Rally for gay marriage Advocates gather at City Hall

“Marriage is a universally recognizable label – that is what we are fighting for,” said Walt Boraczek, president of the Hudson Diversity Action Council, at a rally held at City Hall inside the City Council chambers Monday night.

A crowd of over 60 people assembled to discuss the New Jersey Supreme Court’s recent ruling that gay couples are entitled to marriage or a similar partnership endeavor.

On Oct. 25, the state’s highest court ruled 4-3 that the State Legislature has 180 days to amend the marriage statutes “to include same-sex couples or create a parallel statutory structure” to ensure that gay couples receive the same privileges as heterosexual married couples.

The Jersey City Lesbian and Gay Outreach (JCLGO) and Hudson Diversity Action Council organized the rally with only three days’ notice.

Also addressing the attendees were Catherine A. Hecht, executive director of the JCLGO, Joan Hervey of Garden State Equality, Laura Pople, president of the New Jersey Lesbian and Gay Coalition, and Ward E City Councilman Steven Fulop.

The speakers at the rally called for state lawmakers to make it lawful for gays to have the right to actually marry in New Jersey rather than only be granted the civil union alternative, which does not guarantee all rights accorded under marriage.

Massachusetts is the only U.S. state to recognize same-sex marriage, and seven states, including Vermont and California, recognize civil unions.We want marriage!

“It has been four long years – it has been a very uphill battle,” said Jersey City resident Hecht, referring to the fight in New Jersey courts for same-sex partnerships to be recognized in the state.

Hecht’s partner of six years, Beth Achenbach, was in the audience.

Hecht said the struggle wasn’t over, and that there needed to be continuous action by advocates instead of depending on others to make gay marriage a reality.

“In this state, which is so liberal, [where] we have so many great legislators that are willing to hear our voice, it is up to us to make it heard,” she said.

She pointed out that the domestic partnership law, passed in the state in July 2004, does not guarantee enough rights to same-sex couples and neither will a law that allows for civil unions.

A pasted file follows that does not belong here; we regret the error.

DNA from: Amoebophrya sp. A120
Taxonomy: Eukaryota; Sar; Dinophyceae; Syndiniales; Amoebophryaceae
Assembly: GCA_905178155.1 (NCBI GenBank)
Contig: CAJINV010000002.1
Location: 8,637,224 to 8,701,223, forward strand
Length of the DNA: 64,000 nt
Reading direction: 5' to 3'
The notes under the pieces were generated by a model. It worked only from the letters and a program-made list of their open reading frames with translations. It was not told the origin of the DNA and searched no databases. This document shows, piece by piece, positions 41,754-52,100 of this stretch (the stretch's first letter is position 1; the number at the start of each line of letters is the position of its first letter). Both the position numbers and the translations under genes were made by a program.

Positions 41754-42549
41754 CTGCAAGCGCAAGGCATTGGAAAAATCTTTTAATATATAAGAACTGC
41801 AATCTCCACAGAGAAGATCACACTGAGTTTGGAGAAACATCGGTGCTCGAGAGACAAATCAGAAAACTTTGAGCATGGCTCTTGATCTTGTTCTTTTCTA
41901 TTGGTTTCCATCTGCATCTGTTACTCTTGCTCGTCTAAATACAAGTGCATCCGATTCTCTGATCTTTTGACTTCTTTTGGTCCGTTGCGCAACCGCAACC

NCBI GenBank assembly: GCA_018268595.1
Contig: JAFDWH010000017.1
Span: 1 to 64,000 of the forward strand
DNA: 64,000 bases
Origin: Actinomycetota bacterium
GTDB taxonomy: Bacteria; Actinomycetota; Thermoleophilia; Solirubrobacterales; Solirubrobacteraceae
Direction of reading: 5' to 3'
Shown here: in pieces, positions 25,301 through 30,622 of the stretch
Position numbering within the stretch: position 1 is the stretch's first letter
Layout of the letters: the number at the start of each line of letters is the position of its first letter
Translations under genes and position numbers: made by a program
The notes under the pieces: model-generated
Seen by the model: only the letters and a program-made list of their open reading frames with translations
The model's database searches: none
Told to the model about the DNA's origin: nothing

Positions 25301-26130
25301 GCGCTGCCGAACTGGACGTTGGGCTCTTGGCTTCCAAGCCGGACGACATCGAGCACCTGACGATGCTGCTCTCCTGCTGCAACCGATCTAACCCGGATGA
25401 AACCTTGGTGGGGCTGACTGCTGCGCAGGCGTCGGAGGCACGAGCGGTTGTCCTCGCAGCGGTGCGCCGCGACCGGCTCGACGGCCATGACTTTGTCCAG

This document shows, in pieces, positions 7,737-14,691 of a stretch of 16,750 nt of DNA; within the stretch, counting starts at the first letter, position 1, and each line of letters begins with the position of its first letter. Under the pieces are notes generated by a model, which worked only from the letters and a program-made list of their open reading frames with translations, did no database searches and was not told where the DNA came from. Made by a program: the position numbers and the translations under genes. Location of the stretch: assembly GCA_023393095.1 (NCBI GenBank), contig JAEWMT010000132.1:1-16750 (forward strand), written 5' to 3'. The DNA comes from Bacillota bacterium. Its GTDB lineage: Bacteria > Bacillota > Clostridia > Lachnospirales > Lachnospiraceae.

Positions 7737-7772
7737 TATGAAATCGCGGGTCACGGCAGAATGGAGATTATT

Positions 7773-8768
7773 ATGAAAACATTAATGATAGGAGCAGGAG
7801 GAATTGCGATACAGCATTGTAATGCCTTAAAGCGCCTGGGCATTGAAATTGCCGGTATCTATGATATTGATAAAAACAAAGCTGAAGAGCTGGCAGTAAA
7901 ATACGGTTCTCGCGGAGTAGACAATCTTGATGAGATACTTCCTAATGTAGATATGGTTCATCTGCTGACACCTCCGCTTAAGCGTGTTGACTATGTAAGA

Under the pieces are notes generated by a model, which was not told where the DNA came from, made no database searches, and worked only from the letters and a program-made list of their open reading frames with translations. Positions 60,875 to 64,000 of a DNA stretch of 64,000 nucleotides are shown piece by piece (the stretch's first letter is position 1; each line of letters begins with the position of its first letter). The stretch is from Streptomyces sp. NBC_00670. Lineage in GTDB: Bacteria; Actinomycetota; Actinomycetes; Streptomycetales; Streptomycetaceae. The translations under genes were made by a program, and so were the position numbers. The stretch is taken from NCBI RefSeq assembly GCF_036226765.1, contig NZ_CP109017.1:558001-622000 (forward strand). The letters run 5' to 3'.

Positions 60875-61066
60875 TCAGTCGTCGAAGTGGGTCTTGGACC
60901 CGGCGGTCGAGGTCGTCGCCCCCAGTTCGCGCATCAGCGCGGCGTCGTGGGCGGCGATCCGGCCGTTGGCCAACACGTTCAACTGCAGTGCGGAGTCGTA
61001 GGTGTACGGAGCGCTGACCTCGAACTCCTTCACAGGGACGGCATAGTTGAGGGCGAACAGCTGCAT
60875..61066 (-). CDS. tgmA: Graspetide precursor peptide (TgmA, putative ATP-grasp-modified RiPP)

“We certainly don’t want to diminish the importance of being a domestic partner for anybody who chooses that road,” said Hecht. “They are not equal to marriage and the 1,000 rights that are possible with that title, and that makes us second-class citizens.”

Boraczek called the Supreme Court decision “a step in the right direction,” explaining how important it was to be known as a “married” person, instead of having a “civil union” title, and how it saves time and money.

“I don’t have to explain to someone what the complexities of a civil union are when I am going to visit my partner in the hospital,” said Boraczek. “I show my marriage license and say this is who I am.”

Pople cited New Jersey’s history of passing laws combating discrimination against gays, and he encouraged the audience to mobilize and educate their families and friends to foster state and federal legislators’ approval of gay marriage.

Hervey cautioned that legislators are leaning toward the civil union route as a quick fix.

“What we don’t want to happen is to have them push something through immediately,” said Hervey. “We need to let Trenton know that marriage is the only answer.” Local support

On a positive note, Hervey said there was broad enough support amongst New Jersey politicians for a gay marriage bill.

Recently, it was reported that Union City Mayor and state Assemblyman Brian Stack would co-sponsor a bill legalizing same-sex marriage.

During the rally, letters from Jersey City Mayor Jerramiah Healy and Hudson County Executive Tom DeGise stating their support for gay marriage were read.

City Councilman Steven Fulop said at the rally that gay marriage “is a progressive idea” and that New Jersey should take the lead in pursuing this initiative. Ricardo Kaulessar can be reached at rkaulessar@hudsonreporter.com


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